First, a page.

So, lets consider cases
    10x8 = (4)^2 * 6 = 96
    10x6 = (3)^2 * 8 = 72
    8x6 = (3)^2 * 10 = 90
    So, 10x8 is the dimension which results in maximum volume
    Attachments

    This post contains an attachment. You must be logged in to download/view this file. Please login or register as a user.


    _________________
    R A H U L



    Last edited by theCodeToGMAT on Sun Nov 17, 2013 9:22 am; edited 1 time in total

    Mathsbuddy GMAT Destroyer! Default Avatar
    Joined
    08 Nov 2013
    Posted:
    447 messages
    Followed by:
    1 members
    Thanked:
    25 times
    Post Sun Nov 17, 2013 9:10 am
    theCodeToGMAT wrote:
    Another approach:
    True that this gives you the biggest radius, but the question wants the biggest volume.
    It is only when each radius squared is multiplied by the corresponding length that we are convinced that this biggest radius option yields the biggest volume.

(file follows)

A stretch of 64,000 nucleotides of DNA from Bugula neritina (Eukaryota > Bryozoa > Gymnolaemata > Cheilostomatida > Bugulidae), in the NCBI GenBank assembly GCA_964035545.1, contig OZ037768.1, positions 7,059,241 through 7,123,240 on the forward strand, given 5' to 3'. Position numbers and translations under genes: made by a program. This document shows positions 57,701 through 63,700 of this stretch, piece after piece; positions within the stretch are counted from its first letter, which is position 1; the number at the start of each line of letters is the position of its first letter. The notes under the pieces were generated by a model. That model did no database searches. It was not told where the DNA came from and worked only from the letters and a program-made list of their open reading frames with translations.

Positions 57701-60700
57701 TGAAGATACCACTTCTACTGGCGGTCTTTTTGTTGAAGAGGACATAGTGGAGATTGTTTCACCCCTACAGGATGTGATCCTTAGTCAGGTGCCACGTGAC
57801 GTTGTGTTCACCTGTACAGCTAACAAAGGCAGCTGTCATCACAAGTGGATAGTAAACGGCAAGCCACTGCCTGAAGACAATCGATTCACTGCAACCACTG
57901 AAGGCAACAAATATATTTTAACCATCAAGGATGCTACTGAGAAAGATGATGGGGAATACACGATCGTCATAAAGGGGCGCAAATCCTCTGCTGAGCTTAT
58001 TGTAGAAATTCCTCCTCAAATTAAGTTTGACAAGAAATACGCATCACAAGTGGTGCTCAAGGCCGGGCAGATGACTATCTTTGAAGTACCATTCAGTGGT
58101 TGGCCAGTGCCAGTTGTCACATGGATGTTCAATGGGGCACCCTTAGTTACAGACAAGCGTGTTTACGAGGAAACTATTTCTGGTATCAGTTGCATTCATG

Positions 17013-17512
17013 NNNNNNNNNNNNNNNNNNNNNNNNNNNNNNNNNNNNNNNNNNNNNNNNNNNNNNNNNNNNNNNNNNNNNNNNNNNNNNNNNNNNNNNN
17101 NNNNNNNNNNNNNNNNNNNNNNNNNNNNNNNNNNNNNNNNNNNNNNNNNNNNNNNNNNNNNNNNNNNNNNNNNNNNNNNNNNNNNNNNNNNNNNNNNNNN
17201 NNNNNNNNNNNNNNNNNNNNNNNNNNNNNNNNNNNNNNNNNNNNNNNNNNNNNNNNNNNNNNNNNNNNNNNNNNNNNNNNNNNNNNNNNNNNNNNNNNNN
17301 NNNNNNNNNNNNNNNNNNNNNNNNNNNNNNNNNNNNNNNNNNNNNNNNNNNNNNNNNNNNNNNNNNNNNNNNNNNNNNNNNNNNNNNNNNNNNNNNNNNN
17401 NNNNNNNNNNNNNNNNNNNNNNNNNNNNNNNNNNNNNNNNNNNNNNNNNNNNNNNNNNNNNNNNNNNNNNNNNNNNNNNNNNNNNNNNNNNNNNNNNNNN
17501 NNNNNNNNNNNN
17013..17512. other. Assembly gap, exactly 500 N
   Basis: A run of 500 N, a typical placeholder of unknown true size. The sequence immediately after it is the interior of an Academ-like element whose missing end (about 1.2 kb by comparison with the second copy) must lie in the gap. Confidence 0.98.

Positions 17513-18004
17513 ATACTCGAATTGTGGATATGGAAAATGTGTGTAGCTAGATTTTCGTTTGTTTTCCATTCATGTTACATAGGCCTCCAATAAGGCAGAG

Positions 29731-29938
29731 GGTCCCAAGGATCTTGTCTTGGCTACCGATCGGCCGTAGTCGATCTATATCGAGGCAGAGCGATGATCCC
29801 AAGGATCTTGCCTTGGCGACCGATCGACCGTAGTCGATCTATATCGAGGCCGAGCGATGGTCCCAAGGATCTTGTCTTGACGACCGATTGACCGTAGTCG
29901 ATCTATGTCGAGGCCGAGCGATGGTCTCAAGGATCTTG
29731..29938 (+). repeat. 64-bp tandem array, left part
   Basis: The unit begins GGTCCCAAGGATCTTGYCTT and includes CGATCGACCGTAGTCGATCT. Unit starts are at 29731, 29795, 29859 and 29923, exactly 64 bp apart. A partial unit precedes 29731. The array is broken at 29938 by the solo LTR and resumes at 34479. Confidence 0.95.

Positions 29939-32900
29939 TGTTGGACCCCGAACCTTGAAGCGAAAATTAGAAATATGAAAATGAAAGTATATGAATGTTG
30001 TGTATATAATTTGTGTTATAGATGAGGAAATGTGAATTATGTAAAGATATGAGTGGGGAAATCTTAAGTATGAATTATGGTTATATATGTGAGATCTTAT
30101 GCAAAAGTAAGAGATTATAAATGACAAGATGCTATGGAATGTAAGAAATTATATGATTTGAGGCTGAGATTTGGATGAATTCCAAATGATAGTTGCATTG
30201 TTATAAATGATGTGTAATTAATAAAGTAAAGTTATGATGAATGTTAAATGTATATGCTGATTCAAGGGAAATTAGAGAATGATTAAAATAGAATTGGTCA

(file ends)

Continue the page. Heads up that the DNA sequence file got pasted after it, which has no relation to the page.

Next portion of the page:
theCodeToGMAT GMAT Titan
    Joined
    14 Aug 2012
    Posted:
    1556 messages
    Followed by:
    34 members
    Thanked:
    448 times
    Target GMAT Score:
    750
    GMAT Score:
    650
    Post Sun Nov 17, 2013 9:18 am
    Yep, actually I drew what you had explained in post above but I mistakenly skipped to include that calculation Wink

    _________________
    R A H U L

    Thanked by: Mathsbuddy

    Best Conversation Starters

    1 aditiniyer 26 topics
    2 Mo2men 13 topics
    3 rsarashi 11 topics
    4 neha shekhawat 9 topics
    5 Anaira Mitch 8 topics
    See More Top Beat The GMAT Members...

    Most Active Experts

    1 image description Brent@GMATPrepNow

    GMAT Prep Now Teacher

    112 posts
    2 image description GMATGuruNY

    The Princeton Review Teacher

    108 posts
    3 image description Matt@VeritasPrep

    Veritas Prep

    81 posts
    4 image description DavidG@VeritasPrep

    Veritas Prep

    79 posts
    5 image description Rich.C@EMPOWERgma...

    EMPOWERgmat

    73 posts
    See More Top Beat The GMAT Experts